Release Date: July 28, 2014
Publisher: Curiosity Quill Press
Genre: Fantasy | Sci-Fi
Wendy Magdalena Braca lived in a Victorian mansion under three moons in Jupiter City. But her privileged upbringing falters when after the death of her father and the murder of her mother, she is shipped away to Greenleaf Asylum for Troubled Girls and lived there for years until she is “rescued” by a strange guild that shows Wendy their world; the world of Guild Assassins made up of the Cæcus (normal humans), the Validus (magic-users), and Half-Breeds (demi-gods). In this world, Wendy discovers she is the most special and powerful Validus known to exist, the Curse Breaker.
If you seek revenge, dig two graves - Burian
Belef is the greatest and most devastating weapon any human has - Inari
I was supposed to feature GUILD ASSASSIN, the first book in Berley Kerr's Curse Breaker series yesterday for my weekly Steampunk feature but despite it seemingly steampunk cover and teasing blurb, GUILD ASSASSIN is more of a sci-fi fantasy than a Victorian throwback. I'm usually disappointed when this happens because I don't like feeling duped, fortunately I found the story enjoyable and I look forward to more.
GUILD ASSASSIN in relation to the series is a book introduction from the world and it's many realms, how magic is woven with science, who Wendy Magdalena Braca is, the different Guilds and it's assassins. I am not the biggest sci-fi fan regardless if it has paranormal elements and scorching romance. How the Universe works and the many ways man can manipulate its rules makes my eyes glaze. My former physics teacher will second this.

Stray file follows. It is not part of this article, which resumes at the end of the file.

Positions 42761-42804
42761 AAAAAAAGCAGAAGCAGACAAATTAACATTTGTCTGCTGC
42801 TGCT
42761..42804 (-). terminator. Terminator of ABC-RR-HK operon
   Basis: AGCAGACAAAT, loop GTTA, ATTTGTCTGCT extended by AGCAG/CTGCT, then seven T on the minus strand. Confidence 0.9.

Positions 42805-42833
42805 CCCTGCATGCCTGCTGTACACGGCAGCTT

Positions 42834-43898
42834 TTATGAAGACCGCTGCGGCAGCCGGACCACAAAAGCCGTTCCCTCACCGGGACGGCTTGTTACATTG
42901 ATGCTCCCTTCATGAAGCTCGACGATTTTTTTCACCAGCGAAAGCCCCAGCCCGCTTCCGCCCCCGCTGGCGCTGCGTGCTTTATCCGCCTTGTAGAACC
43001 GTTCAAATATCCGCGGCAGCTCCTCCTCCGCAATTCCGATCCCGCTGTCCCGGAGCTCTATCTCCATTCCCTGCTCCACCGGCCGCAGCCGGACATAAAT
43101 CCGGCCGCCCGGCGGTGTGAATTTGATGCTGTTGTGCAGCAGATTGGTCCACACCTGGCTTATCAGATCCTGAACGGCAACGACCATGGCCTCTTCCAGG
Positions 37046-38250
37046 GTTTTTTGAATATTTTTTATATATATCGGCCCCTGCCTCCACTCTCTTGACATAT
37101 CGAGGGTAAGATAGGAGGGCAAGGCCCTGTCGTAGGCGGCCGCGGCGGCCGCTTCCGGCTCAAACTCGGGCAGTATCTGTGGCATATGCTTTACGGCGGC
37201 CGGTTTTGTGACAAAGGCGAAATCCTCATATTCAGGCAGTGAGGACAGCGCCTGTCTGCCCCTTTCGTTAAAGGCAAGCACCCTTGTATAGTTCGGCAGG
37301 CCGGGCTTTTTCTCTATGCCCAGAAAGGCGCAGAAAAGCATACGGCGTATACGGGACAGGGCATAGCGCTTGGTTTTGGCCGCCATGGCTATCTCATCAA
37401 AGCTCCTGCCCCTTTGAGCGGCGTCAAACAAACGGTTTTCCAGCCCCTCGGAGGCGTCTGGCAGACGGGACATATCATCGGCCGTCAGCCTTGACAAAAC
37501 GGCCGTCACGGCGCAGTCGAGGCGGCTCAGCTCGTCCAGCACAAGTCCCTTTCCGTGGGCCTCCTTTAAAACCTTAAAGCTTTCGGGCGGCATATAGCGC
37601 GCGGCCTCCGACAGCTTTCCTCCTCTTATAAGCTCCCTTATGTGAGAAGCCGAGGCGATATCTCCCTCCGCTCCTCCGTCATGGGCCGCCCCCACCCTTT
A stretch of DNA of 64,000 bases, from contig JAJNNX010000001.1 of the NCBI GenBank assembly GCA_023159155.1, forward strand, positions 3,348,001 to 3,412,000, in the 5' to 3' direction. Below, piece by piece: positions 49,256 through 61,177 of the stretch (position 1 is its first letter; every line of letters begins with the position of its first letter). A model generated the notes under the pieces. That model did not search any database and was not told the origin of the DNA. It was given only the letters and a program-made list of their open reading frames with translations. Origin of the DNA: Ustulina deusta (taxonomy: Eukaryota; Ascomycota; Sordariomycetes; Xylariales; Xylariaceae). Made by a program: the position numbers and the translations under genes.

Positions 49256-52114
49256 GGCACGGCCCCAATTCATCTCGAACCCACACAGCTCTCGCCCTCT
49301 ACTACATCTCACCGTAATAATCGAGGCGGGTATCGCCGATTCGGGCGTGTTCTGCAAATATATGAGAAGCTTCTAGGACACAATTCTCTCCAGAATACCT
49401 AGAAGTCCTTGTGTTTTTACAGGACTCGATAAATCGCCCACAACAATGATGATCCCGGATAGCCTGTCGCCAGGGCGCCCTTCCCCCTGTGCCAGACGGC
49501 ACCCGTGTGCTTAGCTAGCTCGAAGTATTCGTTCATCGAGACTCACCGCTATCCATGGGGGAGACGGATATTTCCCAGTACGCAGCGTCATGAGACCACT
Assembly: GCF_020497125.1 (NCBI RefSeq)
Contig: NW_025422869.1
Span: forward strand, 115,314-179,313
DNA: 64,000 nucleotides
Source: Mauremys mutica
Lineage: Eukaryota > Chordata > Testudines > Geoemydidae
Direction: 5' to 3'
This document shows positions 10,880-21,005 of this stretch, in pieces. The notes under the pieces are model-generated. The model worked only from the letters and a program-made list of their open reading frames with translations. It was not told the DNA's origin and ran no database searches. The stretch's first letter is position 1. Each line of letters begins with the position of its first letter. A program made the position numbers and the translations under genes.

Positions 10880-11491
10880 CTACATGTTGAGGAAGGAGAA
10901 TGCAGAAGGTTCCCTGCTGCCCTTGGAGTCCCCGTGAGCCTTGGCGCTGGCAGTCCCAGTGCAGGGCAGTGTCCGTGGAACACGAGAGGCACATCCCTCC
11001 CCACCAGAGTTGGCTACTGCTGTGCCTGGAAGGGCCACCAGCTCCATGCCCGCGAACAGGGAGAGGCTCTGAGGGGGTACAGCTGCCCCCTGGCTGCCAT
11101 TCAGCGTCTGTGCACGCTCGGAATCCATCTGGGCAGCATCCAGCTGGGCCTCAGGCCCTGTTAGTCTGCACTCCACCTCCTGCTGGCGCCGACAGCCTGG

Giving credit to Mr. Kerr, GUILD ASSASSIN is written for sci-fi idiots like me. He wrote the history about the Realms and its stargate portals the way you'd explain Star Wars and the concept of light years to a 7yo child. So even if the world of Curse Breakers takes place in the near/distant future, as Wendy and the rest of her Guild are jumping from one Realm to the next, it has that throwback feel to it as what the girl's costume in the cover suggests. The world building and how BKerr wove it with certain historical events and tied the concept of Validus (or Mage) and their magic to gods, pantheons, etc. was wonderful. I loved his vivid imagination, the way it feels past, present and future at the same time, and the extent of the world he created especially the simplistic way he wrote it.
GUILD ASSASSIN as I've mentioned is a book of introduction centered on Wendy Braca, the current Curse Breaker. Wendy was framed for the murder of her mother 9 years ago and was sent to a mental asylum. Robert and Rosalia, who worked with her while her case was being tried, broke her out of the institution, faked her death, and started training her to be an assassin. Her motivation being finding out who really killed her mother and why.
Now my critique here pertains to the characters and how they need more fleshing out. On paper, each character starting from Wendy, have interesting roles and characteristics. In action they all start blending together. Wendy in particular needs more contrast, she felt like she was just floating around and following her herd. We met her when she was 12 and have significantly grown since then but said growth wasn't highlighted well. I didn't quite feel her conflict, her desire for revenge and justice, and when she accidentally killed two innocents, even then I didn't feel her grief and contrition from that mistake.
But like with most first books in a series, I'm thinking that GUILD ASSASSIN's purpose was to focus more on the mythology and world building with the character development taking a backseat. I HOPE that the next book will give us a better picture of Wendy and her crew because the novel is very character driven which makes the gray characters all the more stark against the colorful backdrop. Overall I really enjoyed GUILD ASSASSIN, BKerr is a "friendly" writer for sci-fi dummies like myself and I look forward to reading more of his Curse Breaker tales.